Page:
Motorized blinds with Moteino

James from snorp.net looked into automated blinds but when he saw the eye watering prices he decided to make his own wireless motorized blinds. He posted a great detailed tutorial to do just that. The result is motorized blinds automation device that is wireless, low power and costs just $40 for the DIYer. This is a blast considering commercial devices can cost upwards of 10x or more. Here are the highlights of his project:

  • after experimenting with Bluetooth, he decided to use Moteino a try for it’s ability to use ListenMode and make the project very low power
  • the chosen motor was the 28BYJ-48 stepper motor for its low cost ($2), quiet operation and fine control ability
  • he used Fritzing to design a simple yet very elegant shield to host his motor driver and Moteino and posted the schematic, layout and BOM then fabbed the PCBs at MakerStudio:
  • the whole assembly is pretty compact, it uses a 4xAA pack to yield a consumption of just 46µA while running the motor an average 12s/day, that comes to a theoretical 7 years life on a set of high quality 4xAAs. In real life that should last at least 2 years. Here’s what it looks like assembled and installed:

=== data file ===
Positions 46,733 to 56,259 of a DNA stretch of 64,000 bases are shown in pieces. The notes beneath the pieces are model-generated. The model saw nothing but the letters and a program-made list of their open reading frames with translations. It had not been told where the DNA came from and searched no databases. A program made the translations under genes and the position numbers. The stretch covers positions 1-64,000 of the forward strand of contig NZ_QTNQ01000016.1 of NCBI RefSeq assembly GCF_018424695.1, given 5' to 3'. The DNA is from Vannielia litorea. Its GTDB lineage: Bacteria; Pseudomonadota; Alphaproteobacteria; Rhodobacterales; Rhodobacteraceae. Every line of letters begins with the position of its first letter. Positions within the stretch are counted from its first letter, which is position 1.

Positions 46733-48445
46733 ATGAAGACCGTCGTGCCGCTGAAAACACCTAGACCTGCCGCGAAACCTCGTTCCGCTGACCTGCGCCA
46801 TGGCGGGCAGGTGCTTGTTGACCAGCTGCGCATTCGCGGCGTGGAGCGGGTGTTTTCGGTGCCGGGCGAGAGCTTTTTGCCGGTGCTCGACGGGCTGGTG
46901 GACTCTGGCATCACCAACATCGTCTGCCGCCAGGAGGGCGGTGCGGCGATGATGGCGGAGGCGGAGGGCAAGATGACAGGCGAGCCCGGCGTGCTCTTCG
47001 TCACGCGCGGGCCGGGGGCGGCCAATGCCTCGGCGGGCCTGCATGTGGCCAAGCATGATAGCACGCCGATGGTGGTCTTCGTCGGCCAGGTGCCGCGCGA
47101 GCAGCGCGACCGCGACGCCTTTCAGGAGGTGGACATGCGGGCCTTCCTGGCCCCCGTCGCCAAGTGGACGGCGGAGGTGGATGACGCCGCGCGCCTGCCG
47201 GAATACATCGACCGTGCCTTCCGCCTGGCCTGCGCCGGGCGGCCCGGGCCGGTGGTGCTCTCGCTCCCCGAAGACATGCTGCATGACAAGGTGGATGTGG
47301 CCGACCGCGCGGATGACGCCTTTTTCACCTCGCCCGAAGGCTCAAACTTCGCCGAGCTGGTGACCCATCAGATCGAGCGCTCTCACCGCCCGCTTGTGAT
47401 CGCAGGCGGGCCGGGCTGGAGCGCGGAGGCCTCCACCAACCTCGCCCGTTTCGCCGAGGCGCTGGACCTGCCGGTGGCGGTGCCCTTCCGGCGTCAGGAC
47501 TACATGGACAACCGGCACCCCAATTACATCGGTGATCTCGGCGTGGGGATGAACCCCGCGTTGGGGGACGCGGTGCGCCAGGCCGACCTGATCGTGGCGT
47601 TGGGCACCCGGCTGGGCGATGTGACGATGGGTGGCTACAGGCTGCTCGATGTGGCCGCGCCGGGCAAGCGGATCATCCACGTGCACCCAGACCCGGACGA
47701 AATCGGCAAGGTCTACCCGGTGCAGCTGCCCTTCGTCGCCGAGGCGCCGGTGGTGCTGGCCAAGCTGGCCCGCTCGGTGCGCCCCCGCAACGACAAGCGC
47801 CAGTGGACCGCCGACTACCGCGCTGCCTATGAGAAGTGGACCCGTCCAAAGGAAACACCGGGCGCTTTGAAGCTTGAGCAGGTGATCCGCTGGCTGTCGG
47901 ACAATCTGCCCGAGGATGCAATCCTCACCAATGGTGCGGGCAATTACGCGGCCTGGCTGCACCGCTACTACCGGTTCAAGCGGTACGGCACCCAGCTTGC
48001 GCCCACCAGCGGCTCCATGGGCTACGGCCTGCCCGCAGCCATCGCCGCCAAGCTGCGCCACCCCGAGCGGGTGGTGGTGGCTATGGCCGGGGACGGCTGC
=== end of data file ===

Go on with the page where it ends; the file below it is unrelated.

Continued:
And a demo of it in operation:

4 thoughts on “Motorized blinds with Moteino

    • Sorry but probably would be too complex and costly to make it worth it for the simple function. Since it’s a device that is seldom used, it’s much simpler to just pop some AA battteries in/out every year or so when they run out.

  1. Felix, this inspired me to make my own, and not use James’ design. My board is all ready, using RFM69 HCW 915 MHz, controlled by bare bones Arduino Uno (Atmega 328P, ceramic caps and a crystal). The hcw listens for signal from central module and then the mcu controls the stepper. Is there a way to reduce power consumption for the hcw? Jay

    • There are different ways, depends on what you really mean. During RX you time slots for listening (aka “listen mode” but the hardware listen mode seems to be unreliable so some folks have implemented this manually), during TX you use only as much power as required (see RFM6_ATC).

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